1. All beneficiaries must be informed whether or not the deceased left a valid Will.
2. It is not a legal requirement for the Executor to invite all beneficiaries to read the entire Will. The Executor only has a duty to inform each beneficiary of the nature and extent of their entitlement from the Estate under the Will. This includes when the beneficiaries might expect to receive their entitlement.
3. The beneficiary of a Will is only entitled to receive a copy of the Will in its entirety if they make a formal request to the Executor to do so. The Executor must then acknowledge the request and send the beneficiary a copy of the Will. The beneficiary may be liable for any expenses related to producing and sending the copy.
4. If there is a liability that attaches to the entitlement of a beneficiary, including tax and costs as a result of being a beneficiary, the Executor must notify the beneficiary of these liabilities.
5. The Executor must inform the beneficiary if there is going to be a delay in the distribution of assets from the Estate, and provide reasoning for the delay.
6. If there are any legal proceedings or claims against the Estate (Will Contests - Will Challenges - Family Provision Claims) which may affect the entitlement of any beneficiary, the Executor must make these beneficiaries aware of the claims.
7. If there are any legal proceedings or claims against the Deceased, at the date of death, which are set to continue despite the deceased's death, the Executor must inform the beneficiaries of these proceedings.
8. It is the right of all beneficiaries of a Will in NSW, QLD & VIC to receive their entitlement under the Will within 12 months of the deceased's death (plus any interest as prescribed by the Court, if paid outside this 12 month period). However, the Will can allow the Executor to delay the distribution of assets. If this occurs, the Executor must inform beneficiaries of any delay and provide a new revised expected date of receiving the entitlement.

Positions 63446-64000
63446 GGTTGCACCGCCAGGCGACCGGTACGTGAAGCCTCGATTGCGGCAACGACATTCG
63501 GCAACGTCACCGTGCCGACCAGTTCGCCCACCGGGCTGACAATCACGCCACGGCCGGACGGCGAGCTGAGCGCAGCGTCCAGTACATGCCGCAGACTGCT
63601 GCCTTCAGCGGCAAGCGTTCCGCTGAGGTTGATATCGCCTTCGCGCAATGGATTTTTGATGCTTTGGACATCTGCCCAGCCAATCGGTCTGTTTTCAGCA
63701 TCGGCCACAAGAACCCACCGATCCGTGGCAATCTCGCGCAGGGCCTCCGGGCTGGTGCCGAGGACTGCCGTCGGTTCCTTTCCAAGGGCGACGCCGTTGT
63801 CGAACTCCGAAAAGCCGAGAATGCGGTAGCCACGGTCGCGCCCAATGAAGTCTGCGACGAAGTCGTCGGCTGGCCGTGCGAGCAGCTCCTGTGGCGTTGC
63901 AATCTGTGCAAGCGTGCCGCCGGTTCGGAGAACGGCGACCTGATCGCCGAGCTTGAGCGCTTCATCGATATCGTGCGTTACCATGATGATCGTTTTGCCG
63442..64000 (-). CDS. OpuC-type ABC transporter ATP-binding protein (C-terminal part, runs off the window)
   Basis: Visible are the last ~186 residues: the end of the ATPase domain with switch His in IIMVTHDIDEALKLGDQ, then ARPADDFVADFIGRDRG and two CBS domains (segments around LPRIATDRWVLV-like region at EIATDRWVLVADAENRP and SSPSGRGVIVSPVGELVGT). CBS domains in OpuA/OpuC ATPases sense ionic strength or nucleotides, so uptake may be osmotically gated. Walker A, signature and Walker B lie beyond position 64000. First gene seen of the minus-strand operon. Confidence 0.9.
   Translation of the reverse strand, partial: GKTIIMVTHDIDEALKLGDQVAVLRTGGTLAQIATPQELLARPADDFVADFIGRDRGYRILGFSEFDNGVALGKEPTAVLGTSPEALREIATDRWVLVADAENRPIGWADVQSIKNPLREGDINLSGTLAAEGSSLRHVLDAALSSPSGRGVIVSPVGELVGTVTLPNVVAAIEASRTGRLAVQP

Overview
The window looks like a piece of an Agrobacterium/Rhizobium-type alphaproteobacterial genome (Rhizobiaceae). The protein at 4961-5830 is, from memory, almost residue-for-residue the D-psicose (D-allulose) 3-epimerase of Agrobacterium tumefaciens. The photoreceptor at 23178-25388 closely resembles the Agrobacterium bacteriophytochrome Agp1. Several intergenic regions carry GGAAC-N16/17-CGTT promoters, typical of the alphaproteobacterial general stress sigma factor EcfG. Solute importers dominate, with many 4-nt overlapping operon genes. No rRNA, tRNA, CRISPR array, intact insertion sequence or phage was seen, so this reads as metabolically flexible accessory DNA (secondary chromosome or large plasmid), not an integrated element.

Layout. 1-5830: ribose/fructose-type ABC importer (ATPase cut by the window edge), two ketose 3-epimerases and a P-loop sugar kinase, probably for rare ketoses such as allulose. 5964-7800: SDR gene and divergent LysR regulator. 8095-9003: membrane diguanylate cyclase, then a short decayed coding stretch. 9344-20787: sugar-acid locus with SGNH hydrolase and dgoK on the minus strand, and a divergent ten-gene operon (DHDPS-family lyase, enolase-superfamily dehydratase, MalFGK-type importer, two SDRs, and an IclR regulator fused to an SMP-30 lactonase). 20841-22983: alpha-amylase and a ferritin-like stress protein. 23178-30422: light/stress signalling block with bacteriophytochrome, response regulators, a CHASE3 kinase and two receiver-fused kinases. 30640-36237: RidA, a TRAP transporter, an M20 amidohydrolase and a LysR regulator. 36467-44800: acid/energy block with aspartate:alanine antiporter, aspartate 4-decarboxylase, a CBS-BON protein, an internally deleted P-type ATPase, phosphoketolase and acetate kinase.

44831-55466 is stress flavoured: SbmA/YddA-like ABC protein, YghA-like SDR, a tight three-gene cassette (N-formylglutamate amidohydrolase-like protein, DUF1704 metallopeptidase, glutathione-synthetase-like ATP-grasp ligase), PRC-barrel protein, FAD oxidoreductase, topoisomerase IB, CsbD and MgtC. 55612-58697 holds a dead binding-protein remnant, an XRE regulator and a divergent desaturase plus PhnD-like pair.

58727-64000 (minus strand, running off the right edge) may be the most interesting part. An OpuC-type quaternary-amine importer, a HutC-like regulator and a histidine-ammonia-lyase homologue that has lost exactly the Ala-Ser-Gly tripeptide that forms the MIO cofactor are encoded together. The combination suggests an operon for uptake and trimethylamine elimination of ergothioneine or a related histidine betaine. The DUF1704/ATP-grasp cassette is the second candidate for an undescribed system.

9. Each beneficiary must receive a 'Statement of Distribution' from the Executor which sets out exactly how their distribution was calculated.
10. Beneficiaries in a Will are not entitled to have their legal costs related to the Estate paid by the Estate, unless this is ordered by the Court (this includes legal costs associated with: Will Contests - Will Challenges - Family Provision Claims).
It is not uncommon for beneficiaries to have particular wishes that relate to funeral arrangements for the deceased. If you are a beneficiary of a Will it is your right to consult the Executor to find out if there are any specific funeral directions outlined the deceased's Will.
If there are no directions for funeral arrangements in the Will then it is up to the Executor to inform the beneficiaries of the arrangements they will be making for the funeral. The beneficiaries do not have any rights related to these funeral arrangements; however requested changes to these arrangements can made to the Executor for their consideration. The Executor is under no obligation to fulfil these requests.
Funeral expenses will be paid before any beneficiary receives their entitlement. None of the deceased's assets will be distributed to the beneficiaries until the Executor finalises funeral arrangements. The person responsible for ordering the funeral and managing it (typically the Executor) is liable for the funeral expenses and must pay the account, but is then entitled to receive reimbursement from the Estate ahead of the beneficiaries and creditors.
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Author: Adrian Corbould
Adrian Corbould is a Law Society Accredited Specialist in Wills & Estates Law. For more than 10 years he has helped hundreds of clients in contested estate matters.
His tenacity and experience make him one of the most sought after Will Contest Lawyers in New South Wales (NSW), Queensland (QLD) & Victoria (VIC). In certain circumstances we operate on a 'No Win, No Fee' basis.